On 20th November 1947 Her Royal Highness Princess Elizabeth (now Queen Elizabeth II) married Lieutenant Philip Mountbatten (Prince Philip, Duke of Edinburgh) at Westminster Abbey.
In the British monarchy, the husband of a female monarch does not have any recognized special status, rank, or privileges.
Prince Philip was a prince from birth.
He is the son of Prince Andrew of Greece and was born Prince of Greece and Denmark. Upon his marriage to then-Princess Elizabeth in 1947, Philip was given the title "Duke of Edinburgh, Earl of Merion, and Baron Greenwich," and was made a Knight of the Garter. (He became a British citizen around this time and renounced his Greek and Danish titles). Elizabeth II was coronated in 1953, and in 1957, she granted Philip the title "Prince of the United Kingdom."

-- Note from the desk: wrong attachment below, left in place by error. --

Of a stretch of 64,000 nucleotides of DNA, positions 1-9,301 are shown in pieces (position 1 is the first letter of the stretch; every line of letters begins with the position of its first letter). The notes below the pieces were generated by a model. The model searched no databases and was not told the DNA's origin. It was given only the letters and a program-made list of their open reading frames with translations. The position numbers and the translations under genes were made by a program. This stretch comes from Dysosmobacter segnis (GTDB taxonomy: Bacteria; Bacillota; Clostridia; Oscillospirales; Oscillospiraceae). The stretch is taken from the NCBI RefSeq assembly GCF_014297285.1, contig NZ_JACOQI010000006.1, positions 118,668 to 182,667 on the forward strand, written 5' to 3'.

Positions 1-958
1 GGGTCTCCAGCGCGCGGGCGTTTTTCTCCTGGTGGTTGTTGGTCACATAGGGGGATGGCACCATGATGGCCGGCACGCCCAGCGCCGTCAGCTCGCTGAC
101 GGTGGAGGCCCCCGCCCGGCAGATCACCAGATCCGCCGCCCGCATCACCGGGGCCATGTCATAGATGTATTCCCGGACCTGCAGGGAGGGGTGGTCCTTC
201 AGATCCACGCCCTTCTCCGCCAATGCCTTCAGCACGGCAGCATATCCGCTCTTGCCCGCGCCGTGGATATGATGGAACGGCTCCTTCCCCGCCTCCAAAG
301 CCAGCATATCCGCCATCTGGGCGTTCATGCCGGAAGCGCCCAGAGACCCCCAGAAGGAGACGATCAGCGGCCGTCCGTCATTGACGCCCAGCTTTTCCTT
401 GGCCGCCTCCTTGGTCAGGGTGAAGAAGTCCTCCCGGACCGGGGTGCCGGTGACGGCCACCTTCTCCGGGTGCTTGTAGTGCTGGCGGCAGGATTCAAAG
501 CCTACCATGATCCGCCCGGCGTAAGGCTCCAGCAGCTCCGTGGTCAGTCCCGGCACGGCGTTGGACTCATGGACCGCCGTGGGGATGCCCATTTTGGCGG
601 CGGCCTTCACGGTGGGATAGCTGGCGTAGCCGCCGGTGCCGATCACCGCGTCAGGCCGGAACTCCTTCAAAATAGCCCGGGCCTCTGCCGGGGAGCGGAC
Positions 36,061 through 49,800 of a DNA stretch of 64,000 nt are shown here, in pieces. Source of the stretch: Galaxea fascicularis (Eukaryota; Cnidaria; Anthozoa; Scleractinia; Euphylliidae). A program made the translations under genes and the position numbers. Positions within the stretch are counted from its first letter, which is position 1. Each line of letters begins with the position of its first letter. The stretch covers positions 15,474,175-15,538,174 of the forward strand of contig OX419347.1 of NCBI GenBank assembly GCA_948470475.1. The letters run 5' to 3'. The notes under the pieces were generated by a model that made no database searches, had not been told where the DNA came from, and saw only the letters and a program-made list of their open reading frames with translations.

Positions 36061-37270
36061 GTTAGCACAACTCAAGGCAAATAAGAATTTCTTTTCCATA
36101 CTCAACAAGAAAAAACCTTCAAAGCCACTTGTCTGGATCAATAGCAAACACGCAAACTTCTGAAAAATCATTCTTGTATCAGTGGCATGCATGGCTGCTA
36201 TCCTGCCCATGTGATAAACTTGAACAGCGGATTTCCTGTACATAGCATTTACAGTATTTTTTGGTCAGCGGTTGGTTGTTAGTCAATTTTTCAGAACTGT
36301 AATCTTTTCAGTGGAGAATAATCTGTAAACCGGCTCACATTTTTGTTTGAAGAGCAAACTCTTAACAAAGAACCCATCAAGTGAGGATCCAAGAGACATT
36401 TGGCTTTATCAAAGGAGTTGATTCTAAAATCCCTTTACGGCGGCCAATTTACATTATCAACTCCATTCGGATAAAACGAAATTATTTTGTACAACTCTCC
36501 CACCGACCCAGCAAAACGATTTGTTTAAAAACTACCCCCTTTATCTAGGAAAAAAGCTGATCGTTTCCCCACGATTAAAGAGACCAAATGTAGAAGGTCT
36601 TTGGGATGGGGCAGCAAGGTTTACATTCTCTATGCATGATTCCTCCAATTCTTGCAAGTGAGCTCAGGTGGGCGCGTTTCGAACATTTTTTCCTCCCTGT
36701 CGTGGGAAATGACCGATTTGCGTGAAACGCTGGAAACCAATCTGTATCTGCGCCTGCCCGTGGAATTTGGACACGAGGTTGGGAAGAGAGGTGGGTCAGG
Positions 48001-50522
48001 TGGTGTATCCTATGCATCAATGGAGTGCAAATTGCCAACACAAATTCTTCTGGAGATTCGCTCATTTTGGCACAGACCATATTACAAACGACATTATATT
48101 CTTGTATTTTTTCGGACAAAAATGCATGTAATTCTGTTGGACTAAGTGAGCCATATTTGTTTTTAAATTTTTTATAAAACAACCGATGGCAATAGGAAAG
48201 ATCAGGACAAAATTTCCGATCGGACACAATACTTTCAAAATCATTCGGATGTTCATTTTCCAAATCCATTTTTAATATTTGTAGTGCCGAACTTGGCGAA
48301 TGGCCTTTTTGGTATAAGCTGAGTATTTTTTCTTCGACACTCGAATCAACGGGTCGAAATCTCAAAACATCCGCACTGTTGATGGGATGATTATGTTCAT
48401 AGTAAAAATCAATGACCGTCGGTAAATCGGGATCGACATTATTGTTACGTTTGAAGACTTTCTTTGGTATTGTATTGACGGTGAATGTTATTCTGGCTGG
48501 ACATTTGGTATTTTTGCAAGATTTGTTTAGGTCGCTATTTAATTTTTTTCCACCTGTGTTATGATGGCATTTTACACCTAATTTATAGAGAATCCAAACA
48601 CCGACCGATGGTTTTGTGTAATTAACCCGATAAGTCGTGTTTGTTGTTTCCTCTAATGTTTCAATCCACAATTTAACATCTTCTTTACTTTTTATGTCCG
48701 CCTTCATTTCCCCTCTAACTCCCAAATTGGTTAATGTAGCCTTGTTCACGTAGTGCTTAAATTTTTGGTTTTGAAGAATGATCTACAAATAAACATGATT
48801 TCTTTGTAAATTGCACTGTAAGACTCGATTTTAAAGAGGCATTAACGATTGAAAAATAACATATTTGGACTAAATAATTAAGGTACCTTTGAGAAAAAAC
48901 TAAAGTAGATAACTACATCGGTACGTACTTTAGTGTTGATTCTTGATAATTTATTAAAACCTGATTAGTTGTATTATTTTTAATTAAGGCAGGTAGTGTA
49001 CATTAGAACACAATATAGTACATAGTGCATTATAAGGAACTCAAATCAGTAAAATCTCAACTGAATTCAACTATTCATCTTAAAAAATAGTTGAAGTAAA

The wife of a male monarch (e.g. the Queen Mother was the wife of King George VI) takes on her husband's rank and style upon marrying, becoming Queen. She is known as the Queen consort (
wife and consort of a reigning king)
A consort is a spouse , usually of royalty.)
The Queen does not normally use a surname (she doesn't need a passport or a driving licence for example), but on the few occasions where it has been necessary, i.e. when serving with the ATS during World War II, she has used the surname 'Windsor'.
The British royal family changed their last name from Saxe-Coburg-Gotha to Windsor in 1917. Why? World War One broke out in 1914 and anti-German sentiment was its height in 1917. In protest, King George V renounced all the German titles belonging to him and his family and adopted the name of his castle, Windsor.
From 8 February 1960, all The Queen's descendants who do not bear the "style, title or attribute of HRH, and the titular dignity of Prince or Princess" have the name of Mountbatten-Windsor. (Mountbatten as Prince Philip's surname).